I’ve been a fan of the stage for as long as I can remember. At three years old, I was tapping in a tutu while soaking up the excitement of the bright lights. Throughout my childhood, I packed my bags for acting camp in the summers, and auditioned in New York City in the winters. In college, I enjoyed my time on stages across campus, ranging from skits and short improv classes, to productions for incoming freshman.

Today, I’m a working mom. I have a full time job, a five year old son (my second full time job) a dog and husband (third and fourth full time jobs, not necessarily in that order, of course). I love it all, but until recently, I always separated my life into three buckets:

Screen Shot 2018-01-17 at 10.09.04 AM.pngAt any given point in time, the three buckets could shift in weight, depending on my area of focus. However, beyond my level of attention, they didn’t overlap.

That is, until recently.

Recently, Matt Heinz asked me to be a part of his  How I Work” blog series.  (You can catch up on everyone they’ve featured here). As I answered each productivity question for the blog, thoughts of community theater kept entering stage right. Whether it was my perspective on work/life balance, or how I craft my presentation skills, my jazz shoes were walking my toward a successful career.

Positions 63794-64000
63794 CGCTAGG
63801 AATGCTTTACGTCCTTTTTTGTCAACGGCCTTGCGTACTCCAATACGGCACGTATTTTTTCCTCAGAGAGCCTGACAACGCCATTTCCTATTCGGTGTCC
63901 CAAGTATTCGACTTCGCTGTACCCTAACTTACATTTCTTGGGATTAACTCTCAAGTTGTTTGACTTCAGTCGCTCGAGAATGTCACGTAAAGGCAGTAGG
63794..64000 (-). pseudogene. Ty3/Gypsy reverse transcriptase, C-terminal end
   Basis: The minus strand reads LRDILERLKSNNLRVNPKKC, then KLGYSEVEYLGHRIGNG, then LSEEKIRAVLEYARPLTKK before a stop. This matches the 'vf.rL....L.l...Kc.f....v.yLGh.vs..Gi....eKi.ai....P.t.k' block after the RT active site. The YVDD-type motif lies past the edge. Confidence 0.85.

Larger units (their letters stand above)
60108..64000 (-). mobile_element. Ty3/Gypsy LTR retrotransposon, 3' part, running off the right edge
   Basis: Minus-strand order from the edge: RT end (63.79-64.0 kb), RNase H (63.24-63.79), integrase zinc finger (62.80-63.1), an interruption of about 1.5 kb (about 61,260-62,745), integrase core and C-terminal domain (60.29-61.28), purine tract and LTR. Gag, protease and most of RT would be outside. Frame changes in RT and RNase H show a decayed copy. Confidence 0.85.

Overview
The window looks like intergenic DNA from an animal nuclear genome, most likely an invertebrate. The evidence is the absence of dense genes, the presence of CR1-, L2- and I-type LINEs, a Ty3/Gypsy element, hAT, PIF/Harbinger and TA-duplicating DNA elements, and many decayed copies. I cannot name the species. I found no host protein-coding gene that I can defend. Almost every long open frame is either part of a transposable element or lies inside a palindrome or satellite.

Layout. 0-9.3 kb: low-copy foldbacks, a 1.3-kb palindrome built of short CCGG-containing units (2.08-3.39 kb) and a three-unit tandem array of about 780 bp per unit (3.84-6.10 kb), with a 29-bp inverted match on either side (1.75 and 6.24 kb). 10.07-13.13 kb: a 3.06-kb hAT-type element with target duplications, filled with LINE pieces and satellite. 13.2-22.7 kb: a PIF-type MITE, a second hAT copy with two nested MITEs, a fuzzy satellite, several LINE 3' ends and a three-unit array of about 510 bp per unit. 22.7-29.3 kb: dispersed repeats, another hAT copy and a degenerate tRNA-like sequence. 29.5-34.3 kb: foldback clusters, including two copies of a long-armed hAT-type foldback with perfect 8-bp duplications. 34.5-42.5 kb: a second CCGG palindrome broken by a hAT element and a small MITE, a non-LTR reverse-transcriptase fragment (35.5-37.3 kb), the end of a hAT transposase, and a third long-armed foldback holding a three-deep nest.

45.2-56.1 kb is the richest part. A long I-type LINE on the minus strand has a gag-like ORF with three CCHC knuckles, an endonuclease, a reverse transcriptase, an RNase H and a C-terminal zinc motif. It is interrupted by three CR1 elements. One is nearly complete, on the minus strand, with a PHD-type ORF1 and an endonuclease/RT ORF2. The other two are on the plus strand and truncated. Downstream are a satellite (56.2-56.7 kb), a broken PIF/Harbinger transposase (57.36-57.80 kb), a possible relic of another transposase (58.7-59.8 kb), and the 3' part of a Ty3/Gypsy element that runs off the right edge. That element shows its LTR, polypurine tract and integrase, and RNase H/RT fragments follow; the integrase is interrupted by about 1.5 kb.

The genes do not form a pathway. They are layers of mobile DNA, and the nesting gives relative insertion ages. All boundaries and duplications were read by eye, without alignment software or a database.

Thanks, Bill. I couldn’t agree more. I’ve always tried to make the most out of each and every project, from ebooks and blog posts to theater skills and running races. And when life throws me curve balls, I write about how theater makes me strong. But my Twitter pal, Bill, gave me an idea.

Theater meant so much more to me than personal challenges. It impacted the professional ones, too. Bill’s list is just the tip of the tap shoe. My three buckets were overflowing with similarities from my theater experience. I brought my stage presence to conference presentations. I taught choreography to fellow actors the way I shared Instagram best practices to coworkers. I was more aware of my body language at the office.  I prepared for, and met, deadlines the way I had my dance steps ready for opening night.

The list goes on (and I’m sure Bill’s does, too). Consider your hobby, and how it can blend into other areas of life to help your work experiences, too.


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